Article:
6.1. Influence of metallic film thickness
By focusing attention on the properties of arrays fabricated in metallic films with fixed thickness, some previous studies mentioned in Section 1 apparently missed the important role played by the film thickness. For example, in the designing of surface-plasmon-based sensors, a proper choice of the thickness of the metallic film for the optimization of the device sensitivity is very important (Fontana, 2006). There are only a few theoretical (Xie et al., 2005; Fontana, 2006; Janssen et al., 2006) and experimental (Shou et al., 2005; Kim et al., 2006; Pang et al., 2007) investigations taking into account the influence of film thickness on the considered process. Therefore, the present studies are motivated by the necessity to understand the physics of this phenomenon and to develop optimum designs practices for subwavelength structure fabrication. We present here a systematic study of the optical transmission through subwavelength slits fabricated in Ag and Au film samples possessing different thicknesses. The influence of slit width was also considered. The present work deals with single slits. The extended dimension of the long axis imposes directionality on the transmitted light beam, the divergence of which can easily be controlled (Laluet et al., 2008). A slit is thus an interesting structure since it combines the compactness of a single defect with the directionality of an array launcher. Moreover, in order to remove measurement ambiguities existing in setups employing an incoherent and broadband light source dispersed through a scanning spectrophotometer, as shown in the left panel of Fig. 2, we have measured the transmission intensity through the slits using coherent and monochromatic spectral sources (Pacifici et al., 2008; Ferri et al., 2011).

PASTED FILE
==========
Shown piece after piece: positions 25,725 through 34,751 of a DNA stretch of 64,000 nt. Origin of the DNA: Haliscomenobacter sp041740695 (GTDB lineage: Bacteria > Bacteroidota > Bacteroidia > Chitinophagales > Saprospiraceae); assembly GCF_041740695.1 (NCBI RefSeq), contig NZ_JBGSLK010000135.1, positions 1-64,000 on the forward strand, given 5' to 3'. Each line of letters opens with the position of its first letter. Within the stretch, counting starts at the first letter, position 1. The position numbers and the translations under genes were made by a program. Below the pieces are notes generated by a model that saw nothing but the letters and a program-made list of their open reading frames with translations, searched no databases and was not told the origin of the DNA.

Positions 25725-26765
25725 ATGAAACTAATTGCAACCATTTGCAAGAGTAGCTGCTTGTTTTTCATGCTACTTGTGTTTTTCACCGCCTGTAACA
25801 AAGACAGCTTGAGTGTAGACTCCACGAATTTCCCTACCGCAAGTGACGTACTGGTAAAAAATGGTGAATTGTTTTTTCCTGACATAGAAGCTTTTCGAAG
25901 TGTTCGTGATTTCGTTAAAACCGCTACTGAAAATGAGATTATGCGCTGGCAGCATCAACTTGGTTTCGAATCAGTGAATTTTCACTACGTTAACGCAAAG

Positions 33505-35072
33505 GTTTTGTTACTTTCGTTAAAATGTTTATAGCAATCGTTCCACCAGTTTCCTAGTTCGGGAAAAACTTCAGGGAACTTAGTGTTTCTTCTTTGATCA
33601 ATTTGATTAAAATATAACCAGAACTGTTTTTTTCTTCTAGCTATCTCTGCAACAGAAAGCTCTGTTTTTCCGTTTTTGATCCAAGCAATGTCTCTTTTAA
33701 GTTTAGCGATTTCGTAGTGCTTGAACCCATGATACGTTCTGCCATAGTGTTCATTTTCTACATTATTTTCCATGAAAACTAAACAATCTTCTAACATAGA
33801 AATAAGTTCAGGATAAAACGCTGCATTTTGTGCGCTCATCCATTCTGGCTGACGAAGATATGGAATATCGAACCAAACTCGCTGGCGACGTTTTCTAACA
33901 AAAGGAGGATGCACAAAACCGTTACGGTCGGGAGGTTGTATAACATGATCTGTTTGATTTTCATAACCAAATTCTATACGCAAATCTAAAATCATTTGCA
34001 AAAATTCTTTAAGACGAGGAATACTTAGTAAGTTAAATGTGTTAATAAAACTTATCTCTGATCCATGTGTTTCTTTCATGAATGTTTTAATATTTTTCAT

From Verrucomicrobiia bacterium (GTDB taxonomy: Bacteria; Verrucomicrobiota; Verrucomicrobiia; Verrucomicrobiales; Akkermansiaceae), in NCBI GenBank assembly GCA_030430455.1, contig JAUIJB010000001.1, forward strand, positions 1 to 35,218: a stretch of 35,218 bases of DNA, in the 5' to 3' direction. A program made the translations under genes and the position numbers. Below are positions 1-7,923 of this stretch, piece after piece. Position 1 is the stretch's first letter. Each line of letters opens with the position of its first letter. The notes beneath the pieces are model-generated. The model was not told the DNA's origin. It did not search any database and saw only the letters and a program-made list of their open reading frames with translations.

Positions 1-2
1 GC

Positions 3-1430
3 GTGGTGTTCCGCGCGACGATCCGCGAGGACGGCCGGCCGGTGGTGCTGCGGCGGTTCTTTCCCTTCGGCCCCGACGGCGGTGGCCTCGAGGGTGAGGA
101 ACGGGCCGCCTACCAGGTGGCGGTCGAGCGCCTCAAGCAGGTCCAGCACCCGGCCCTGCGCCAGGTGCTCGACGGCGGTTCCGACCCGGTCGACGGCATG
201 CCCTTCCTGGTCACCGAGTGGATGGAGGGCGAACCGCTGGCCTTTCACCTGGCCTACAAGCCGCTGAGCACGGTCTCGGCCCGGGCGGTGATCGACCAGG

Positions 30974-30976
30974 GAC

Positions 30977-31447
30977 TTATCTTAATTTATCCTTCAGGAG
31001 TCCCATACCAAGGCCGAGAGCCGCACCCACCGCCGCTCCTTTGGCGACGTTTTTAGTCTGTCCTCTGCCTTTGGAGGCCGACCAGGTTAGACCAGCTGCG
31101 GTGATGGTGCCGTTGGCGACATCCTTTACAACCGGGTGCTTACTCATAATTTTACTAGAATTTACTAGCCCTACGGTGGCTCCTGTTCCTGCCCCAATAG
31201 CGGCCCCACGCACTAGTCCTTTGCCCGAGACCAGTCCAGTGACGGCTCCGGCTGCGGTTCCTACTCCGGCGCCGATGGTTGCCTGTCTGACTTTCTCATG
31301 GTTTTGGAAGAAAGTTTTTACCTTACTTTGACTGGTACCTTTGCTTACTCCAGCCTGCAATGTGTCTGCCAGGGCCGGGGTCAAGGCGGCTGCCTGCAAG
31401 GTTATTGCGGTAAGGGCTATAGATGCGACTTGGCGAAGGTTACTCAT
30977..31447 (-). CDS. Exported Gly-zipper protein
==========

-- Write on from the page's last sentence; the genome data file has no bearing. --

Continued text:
6.1.2. Experimental considerations
A series of Ag films with thicknesses of 120, 160, 200, 270, and 330 nm and a set of Au samples with thicknesses of 120, 180, 260, 360, and 450 nm, as measured by a Talystep profilometer, were thermally evaporated onto BK7 glass substrates. Slits with widths in the range of approximately 70–150 nm in the Ag films, and 120–270 nm in the Au films, were milled with an FEI focused ion beam QUANTA 3D 200i (Ga+ ions, 30 keV). In order to verify the depth of the slits, the gallium ions’ source was calibrated using atomic force microscopy. For example, the right panel of Fig. 7 shows a scanning electron micrograph of a slit with 150 nm of width fabricated in the 200 nm thick Ag film.
We have undertaken a series of high-resolution measurements of the optical transmission through the slits. The transmission measurement setup consists of 488.0 nm (for Ag) and 632.8 nm (for Au) wavelength light beams from Ar ion and HeNe lasers, respectively, with a power of about 1 µW, aligned to the optical axis of a microscope. The beam is focused at normal incidence onto the sample surface by a 20 microscope objective (with an NA of 0.4) in TM polarization (magnetic field component parallel to the long axis of the slits). Light intensity transmitted through each slit is then gathered by an optical fibre and detected with a CCD array detector. It was used on a multimode fibre with an NA of 0.22 and a core diameter of 200 µm. Light intensity is obtained by integrating the signal over the entire region of interest in the CCD image and subtracting the background originating from electronic noise. The transmitted intensity of every slit was recorded in the far-field by the CCD as the sample was stepped using an x-y translation stage. The left panel of Fig. 7 shows the schematic of the measurement setup.